My point isn’t that there is anything inherently wrong with shooting in 4K (or 8K for that matter!), and I will always opt to shoot at the highest resolution I can. But this obsession with 4K has largely died down over the last year or two, and I can’t help buy wonder why…

Maybe it’s because just about every camera can shoot 4K now, and it’s no longer the hottest feature to have. Or more likely, it’s that we’ve seen first hand that shooting 4K won’t in and of itself help our projects succeed, and that it’s a luxury not a necessity.

4K is not a requirement for getting into top tier film festivals or winning Oscars. Audiences, buyers, and festival screeners couldn’t care less if your film was shot in 4K. Even Netflix, who is one of the only players to require original productions to be shot in 4K, will still buy produced content that originated in HD or 2K.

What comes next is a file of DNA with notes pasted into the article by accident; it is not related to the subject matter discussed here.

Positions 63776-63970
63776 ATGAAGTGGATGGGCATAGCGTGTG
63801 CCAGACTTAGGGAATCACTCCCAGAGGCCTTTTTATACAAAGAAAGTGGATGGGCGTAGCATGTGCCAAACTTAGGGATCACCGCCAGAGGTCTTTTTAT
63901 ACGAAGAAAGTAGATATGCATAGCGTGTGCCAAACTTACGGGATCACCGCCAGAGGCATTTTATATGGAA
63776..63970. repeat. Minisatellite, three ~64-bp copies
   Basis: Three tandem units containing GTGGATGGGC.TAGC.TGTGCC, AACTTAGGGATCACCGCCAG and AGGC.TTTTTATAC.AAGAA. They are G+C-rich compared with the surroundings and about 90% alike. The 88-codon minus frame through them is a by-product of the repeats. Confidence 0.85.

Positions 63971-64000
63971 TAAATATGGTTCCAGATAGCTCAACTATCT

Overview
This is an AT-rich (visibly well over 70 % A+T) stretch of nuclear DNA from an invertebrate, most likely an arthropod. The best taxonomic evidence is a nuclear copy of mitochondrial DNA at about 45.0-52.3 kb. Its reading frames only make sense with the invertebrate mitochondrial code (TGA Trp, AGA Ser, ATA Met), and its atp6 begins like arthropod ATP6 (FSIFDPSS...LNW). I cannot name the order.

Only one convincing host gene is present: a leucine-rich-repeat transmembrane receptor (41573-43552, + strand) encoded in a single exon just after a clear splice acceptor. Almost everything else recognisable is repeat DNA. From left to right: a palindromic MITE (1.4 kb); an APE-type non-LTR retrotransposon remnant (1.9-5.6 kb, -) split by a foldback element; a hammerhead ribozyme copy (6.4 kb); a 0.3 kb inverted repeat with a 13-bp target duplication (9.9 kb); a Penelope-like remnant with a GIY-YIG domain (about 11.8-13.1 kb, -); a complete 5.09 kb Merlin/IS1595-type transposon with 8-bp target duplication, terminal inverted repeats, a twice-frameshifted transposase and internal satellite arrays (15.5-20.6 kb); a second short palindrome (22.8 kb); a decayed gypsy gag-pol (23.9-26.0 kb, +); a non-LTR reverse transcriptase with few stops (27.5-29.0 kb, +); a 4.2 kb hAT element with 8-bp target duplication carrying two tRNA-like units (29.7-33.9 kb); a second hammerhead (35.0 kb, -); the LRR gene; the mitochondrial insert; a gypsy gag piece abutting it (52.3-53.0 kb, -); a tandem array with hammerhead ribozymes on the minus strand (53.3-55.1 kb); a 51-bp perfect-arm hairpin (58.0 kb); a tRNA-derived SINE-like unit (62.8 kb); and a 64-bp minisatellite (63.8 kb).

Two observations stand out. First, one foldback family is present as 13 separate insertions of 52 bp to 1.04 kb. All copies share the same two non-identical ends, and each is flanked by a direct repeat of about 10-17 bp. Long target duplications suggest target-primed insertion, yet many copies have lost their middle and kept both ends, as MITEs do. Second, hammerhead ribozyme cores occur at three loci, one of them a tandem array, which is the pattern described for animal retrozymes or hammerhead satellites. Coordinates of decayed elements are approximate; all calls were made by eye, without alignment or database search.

Whatever the case – resolution just doesn’t matter the same way that it did a few years ago when we were in no mans land. In 2014 it was easy to convince filmmakers they needed 4K and would be irrelevant without it. And for all anyone knew – that could have been true! But in 2018, after spending years watching countless 4K videos of cats on YouTube while movies shot on iPhones are winning Sundance, we’ve finally gained some perspective.

Back in the film days, cameras were relevant for decades, and most filmmakers didn’t need to obsess over their gear or worry that their work would lose relevancy because of the technology they were using. They focused on what mattered – telling a good story with great performances and entertaining an audience. And I think we’re finally starting to get back to that place…